President Trump today announced his intention to sign an Executive Order aimed at compelling companies that own private online platforms to host speech against their will.
CEI Vice President for Policy Wayne Crews said:
“President Trump's new executive order on social media speech, if implemented, would require a significant government apparatus to oversee it, as would the legislative proposals we have seen from Republicans like Sen. Josh Hawley (R-MO). If the right’s concern is the left’s presumed dominance of online discourse and the blocking of viewpoints, the proposed Executive Order would worsen the problem by delivering the Internet into the hands of the administrative state. It would also violate the First Amendment.
“Administrative bodies equipped with such power are a threat to public discourse; they are not classically liberal nor constitutional in origin, nor will they behave as such if given additional power by President Trump. If the Trump White House goes forward with this executive order, some conservatives will have helped erect an Anti-First and Fifth Amendment machinery to police online speech that they are highly unlikely to control as time goes on. President Trump’s enlarged and empowered independent agencies of the future will be dominated, as regulatory agencies are, by administrative state progressivism and top-down rules and planning. One thing is certain; tomorrow's speech overseers are not going to think political neutrality or criteria for a certification of objectivity mean what President Trump (or similarly minded legislators) thinks they mean.
“Public officials who respect the Constitution should not propose an entire regime to govern the Internet. Such an order will do considerable damage to the Trump deregulatory agenda.”
Associate Director of CEI’s Center for Technology and Innovation Jessica Melugin said:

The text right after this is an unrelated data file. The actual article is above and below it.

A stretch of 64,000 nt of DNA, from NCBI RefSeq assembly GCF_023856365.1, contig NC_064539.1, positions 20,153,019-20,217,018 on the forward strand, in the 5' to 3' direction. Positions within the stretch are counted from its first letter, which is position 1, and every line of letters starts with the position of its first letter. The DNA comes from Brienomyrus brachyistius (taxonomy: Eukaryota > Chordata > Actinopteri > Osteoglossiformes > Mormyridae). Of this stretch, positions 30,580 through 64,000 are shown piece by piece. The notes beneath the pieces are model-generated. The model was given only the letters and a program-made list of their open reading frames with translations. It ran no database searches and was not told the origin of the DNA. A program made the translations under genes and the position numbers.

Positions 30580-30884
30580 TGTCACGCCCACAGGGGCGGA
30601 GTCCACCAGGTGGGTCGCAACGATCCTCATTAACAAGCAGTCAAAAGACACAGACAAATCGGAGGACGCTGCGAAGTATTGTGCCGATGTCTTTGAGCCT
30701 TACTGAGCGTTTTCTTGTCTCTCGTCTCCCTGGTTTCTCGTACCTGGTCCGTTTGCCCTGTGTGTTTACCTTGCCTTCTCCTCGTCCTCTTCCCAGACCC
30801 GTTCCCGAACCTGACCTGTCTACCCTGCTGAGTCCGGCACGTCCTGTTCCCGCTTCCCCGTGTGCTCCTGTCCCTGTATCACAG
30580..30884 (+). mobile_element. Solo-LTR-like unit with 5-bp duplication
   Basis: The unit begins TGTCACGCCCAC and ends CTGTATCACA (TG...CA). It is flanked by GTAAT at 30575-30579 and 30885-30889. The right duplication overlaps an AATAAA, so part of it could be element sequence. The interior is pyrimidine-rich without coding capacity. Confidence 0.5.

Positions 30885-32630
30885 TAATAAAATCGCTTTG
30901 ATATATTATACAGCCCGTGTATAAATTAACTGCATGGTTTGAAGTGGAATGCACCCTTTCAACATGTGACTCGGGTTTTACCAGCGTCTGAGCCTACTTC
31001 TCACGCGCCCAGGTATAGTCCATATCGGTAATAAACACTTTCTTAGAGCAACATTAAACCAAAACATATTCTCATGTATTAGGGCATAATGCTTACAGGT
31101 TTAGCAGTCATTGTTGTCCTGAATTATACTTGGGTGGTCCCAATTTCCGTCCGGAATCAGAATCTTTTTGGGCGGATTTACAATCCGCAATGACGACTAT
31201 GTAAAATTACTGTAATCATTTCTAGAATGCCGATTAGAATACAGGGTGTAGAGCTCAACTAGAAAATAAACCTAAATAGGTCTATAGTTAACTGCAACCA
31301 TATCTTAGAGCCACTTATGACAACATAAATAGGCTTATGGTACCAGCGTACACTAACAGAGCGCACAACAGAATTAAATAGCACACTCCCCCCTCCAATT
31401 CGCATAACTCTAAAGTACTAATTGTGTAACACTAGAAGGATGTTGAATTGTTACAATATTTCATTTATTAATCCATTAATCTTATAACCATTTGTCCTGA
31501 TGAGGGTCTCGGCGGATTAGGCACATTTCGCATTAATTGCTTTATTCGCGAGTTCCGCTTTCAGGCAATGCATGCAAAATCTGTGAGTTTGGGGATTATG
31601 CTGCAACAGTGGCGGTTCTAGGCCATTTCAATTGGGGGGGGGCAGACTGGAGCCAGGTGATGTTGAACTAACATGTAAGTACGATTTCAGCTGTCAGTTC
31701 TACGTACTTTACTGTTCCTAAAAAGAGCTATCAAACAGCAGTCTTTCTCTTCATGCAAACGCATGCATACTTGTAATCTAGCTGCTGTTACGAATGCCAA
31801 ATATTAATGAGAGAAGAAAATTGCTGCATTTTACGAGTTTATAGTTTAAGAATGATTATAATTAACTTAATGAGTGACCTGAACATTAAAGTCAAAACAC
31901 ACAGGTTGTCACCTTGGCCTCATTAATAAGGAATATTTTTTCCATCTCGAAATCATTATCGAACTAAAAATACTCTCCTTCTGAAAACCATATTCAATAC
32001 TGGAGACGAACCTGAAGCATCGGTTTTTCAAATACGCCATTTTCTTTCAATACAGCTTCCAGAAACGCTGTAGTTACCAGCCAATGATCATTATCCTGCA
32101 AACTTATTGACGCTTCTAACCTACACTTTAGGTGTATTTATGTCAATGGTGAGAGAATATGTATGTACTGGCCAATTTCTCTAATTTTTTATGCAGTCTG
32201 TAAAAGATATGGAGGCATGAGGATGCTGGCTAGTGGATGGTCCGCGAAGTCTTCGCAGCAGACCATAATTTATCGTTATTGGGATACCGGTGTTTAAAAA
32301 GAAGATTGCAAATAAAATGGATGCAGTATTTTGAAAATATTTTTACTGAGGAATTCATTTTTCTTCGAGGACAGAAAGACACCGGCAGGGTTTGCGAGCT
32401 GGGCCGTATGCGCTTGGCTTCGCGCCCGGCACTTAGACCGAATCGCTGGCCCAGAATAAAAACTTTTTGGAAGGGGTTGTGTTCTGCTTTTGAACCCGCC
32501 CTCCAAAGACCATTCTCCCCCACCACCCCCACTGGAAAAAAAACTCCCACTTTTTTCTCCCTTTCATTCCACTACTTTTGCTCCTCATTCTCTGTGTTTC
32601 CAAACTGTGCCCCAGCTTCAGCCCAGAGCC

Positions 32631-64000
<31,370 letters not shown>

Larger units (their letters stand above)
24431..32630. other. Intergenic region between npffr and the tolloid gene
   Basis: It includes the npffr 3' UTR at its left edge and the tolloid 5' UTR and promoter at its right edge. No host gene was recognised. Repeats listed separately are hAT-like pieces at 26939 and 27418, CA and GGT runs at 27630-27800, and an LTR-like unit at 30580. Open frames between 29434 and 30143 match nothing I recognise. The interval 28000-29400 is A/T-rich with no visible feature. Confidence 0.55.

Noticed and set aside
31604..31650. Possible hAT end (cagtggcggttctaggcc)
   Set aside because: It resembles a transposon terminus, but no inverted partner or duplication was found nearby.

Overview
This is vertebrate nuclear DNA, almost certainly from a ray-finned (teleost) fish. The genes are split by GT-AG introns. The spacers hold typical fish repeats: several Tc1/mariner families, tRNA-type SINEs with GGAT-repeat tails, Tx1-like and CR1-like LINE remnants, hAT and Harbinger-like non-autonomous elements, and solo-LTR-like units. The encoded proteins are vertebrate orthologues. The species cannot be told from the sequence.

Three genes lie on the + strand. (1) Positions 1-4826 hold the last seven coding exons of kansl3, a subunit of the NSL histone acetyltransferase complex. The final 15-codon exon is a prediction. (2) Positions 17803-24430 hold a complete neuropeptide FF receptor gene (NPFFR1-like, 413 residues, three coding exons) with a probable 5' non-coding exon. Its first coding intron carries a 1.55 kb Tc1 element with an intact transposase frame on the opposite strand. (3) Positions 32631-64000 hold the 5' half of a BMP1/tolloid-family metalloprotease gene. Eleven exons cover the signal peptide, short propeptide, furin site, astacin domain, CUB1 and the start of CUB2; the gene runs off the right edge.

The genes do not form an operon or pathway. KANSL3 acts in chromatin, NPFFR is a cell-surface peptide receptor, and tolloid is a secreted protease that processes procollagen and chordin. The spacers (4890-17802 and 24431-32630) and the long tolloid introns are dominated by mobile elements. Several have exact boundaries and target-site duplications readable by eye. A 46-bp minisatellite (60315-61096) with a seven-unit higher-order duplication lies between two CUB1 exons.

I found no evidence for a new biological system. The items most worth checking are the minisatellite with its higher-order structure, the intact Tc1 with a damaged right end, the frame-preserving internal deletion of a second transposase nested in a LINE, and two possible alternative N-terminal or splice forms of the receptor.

“Government regulating content on private, online platforms is an affront to those companies’ property rights. These platforms are not, in fact, the public square. They are the private property of these companies. Conservatives have no more of a ‘right’ to be hosted on them than I do to host a political rally in my neighbor’s house without permission. Free speech is not a right to be imposed upon on the private property of another; one right must necessarily stop at the start of another.”
CEI Research Fellow Patrick Hedger said:
“After signing an Executive Order celebrated by advocates for regulatory reform, this potential Order takes a massive step backwards. Bossing around independent regulatory agencies like the FCC is something conservatives rightly criticized President Obama for doing. The FCC itself is working diligently to reduce regulatory barriers in the Internet economy, now is not the time to take their eye off the ball.
“In addition, the Order is unlikely to survive any court challenge. Even so, conservatives must appreciate the fact that social media has empowered countless new voices on the right and allowed them to garner millions of followers and billions of views. The net effect of social media has been overwhelmingly positive. Empowering trial lawyers to sue social media firms into oblivion will not pay the electoral dividends some conservatives are counting on.”